A jetpack company just reached a major milestone in our quest to fly like Iron Man

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The team at Jetman Dubai has built a jet-powered, carbon fiber wingsuit that can launch a human into the air from the ground.

Posted: Feb 19, 2020 12:13 PM
Updated: Feb 19, 2020 12:13 PM

We may be closer to seeing a real-life Iron Man suit than you think.

The team at Jetman Dubai built a jet-powered wingsuit and say they just reached a major milestone with it -- a pilot took-off from the ground and then transitioned into a high-altitude flight.

The achievement occured last Friday, when Jetman pilot Vince Reffett took off from a standing start on the runway at Skydive Dubai in the United Arab Emirates and then flew up to nearly 6,000 feet in altitude. He also demonstrated the ability to hover, stop, turn and maneuver.

Jetman pilots have previously launched off of elevated platforms, such as off of a helicopter. But this is the first time that they've launched from the ground.

While traveling at an average speed of nearly 150 mph, Reffett was able to reach 1,000 meters of altitude in 30 seconds. Reffett was even able to perform a roll and loop with the wingsuit. His flight lasted approximately three minutes, and he opened his parachute at 1,500 meters before landing safely to the ground.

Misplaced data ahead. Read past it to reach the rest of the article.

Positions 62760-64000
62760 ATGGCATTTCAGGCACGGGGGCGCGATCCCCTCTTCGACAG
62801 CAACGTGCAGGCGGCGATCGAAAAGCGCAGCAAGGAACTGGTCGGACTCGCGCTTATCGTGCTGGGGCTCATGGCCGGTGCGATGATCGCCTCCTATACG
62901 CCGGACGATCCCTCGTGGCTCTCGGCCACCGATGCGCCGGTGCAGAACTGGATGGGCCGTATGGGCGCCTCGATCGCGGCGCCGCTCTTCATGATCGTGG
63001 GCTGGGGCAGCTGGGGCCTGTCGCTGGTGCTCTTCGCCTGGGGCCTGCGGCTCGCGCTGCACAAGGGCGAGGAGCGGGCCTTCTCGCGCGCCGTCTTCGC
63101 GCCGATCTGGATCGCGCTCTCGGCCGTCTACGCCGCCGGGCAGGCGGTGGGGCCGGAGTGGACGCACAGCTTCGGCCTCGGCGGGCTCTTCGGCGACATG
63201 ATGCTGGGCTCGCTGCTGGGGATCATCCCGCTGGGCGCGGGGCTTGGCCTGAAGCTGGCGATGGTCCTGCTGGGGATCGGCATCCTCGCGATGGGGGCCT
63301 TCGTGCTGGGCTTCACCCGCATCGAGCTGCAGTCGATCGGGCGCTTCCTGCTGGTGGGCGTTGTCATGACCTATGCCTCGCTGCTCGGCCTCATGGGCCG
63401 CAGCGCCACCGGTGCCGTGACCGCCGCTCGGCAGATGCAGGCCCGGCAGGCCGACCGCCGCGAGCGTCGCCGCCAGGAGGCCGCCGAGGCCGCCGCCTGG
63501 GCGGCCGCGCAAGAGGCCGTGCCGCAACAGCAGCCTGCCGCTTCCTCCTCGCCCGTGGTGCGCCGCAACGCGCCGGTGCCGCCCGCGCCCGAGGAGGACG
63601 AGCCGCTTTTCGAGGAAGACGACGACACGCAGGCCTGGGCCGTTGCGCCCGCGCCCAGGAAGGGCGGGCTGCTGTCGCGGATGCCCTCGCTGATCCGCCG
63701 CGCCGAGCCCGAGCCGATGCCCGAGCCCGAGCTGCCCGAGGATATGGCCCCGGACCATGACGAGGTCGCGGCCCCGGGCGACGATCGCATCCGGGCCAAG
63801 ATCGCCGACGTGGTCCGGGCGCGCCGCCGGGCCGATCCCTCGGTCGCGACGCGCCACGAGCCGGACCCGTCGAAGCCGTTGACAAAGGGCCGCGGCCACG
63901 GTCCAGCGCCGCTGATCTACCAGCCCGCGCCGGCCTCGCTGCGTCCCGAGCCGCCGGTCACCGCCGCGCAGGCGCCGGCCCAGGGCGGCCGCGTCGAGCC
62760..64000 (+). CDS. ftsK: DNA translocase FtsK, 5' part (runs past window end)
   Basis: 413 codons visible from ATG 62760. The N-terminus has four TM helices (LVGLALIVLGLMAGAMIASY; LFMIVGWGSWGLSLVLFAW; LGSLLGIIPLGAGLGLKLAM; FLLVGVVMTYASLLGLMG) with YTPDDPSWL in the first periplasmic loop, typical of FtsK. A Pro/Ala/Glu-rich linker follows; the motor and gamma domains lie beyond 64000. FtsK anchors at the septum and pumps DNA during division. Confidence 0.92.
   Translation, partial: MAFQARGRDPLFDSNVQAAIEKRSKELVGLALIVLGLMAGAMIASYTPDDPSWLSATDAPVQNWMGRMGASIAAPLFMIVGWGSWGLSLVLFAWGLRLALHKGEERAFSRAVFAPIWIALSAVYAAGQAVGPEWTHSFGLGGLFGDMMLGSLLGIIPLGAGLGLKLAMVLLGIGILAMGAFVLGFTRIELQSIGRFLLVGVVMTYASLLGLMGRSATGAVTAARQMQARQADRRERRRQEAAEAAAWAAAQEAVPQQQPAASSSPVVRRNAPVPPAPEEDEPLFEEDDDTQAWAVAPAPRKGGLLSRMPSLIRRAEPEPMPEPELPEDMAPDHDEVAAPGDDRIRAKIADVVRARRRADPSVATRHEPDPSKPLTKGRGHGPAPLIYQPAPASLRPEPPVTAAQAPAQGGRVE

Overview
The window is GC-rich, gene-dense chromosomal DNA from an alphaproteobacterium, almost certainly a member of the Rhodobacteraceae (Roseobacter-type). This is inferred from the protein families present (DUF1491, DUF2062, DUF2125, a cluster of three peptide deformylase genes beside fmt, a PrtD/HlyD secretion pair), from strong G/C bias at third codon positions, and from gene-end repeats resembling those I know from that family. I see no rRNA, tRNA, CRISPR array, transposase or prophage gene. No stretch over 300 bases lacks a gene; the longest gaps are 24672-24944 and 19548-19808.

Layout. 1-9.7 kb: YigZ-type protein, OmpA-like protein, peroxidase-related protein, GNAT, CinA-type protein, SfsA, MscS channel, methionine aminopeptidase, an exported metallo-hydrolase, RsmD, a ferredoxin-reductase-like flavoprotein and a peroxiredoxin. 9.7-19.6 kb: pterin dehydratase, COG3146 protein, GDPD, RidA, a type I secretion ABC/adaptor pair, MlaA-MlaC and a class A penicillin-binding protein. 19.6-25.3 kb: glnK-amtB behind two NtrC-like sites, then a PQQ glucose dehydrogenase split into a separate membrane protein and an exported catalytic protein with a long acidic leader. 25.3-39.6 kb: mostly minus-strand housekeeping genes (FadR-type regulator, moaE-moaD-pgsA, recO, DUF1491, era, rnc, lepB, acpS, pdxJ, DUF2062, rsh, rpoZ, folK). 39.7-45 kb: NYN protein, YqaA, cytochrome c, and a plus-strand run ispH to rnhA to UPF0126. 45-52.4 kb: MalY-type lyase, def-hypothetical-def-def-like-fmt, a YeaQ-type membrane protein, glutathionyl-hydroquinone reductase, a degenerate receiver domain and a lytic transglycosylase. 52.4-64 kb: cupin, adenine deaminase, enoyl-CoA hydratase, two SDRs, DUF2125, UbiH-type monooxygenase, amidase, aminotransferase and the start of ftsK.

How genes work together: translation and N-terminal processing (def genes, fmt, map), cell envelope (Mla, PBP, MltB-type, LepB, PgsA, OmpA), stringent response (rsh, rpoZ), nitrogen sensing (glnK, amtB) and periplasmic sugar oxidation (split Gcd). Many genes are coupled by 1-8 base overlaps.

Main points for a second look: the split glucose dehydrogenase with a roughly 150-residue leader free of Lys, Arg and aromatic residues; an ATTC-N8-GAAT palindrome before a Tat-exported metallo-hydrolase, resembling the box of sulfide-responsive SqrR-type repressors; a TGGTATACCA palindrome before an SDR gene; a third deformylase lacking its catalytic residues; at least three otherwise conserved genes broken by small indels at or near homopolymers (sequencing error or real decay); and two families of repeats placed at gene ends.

"We are so happy we achieved this incredible flight," Reffett said in a statement. "It's the result of extremely thorough teamwork, where each small step generated huge results. Everything was planned to the split second, and I was overjoyed by the progress that was achieved. It is another step in a long-term project. One of the next objectives is to land back on the ground after a flight at altitude, without needing to open a parachute. It's being worked on," he said.

The carbon-fibre wingsuit is powered by four mini jet engines, and the team's engineers were able to create a manually controlled thrust vectoring nozzle that allows pilots "to control rotations around the yaw axis at zero speeds."

The yaw axis is perpendicular to the wings and allows the pilot to turn left and right while flying horizontally.

The milestone didn't come easy.

Reffett conducted at least 50 preparatory flights, and he practiced more than 100 takeoffs and landings while under a cable and with a fall arresting system as precautionary measures.

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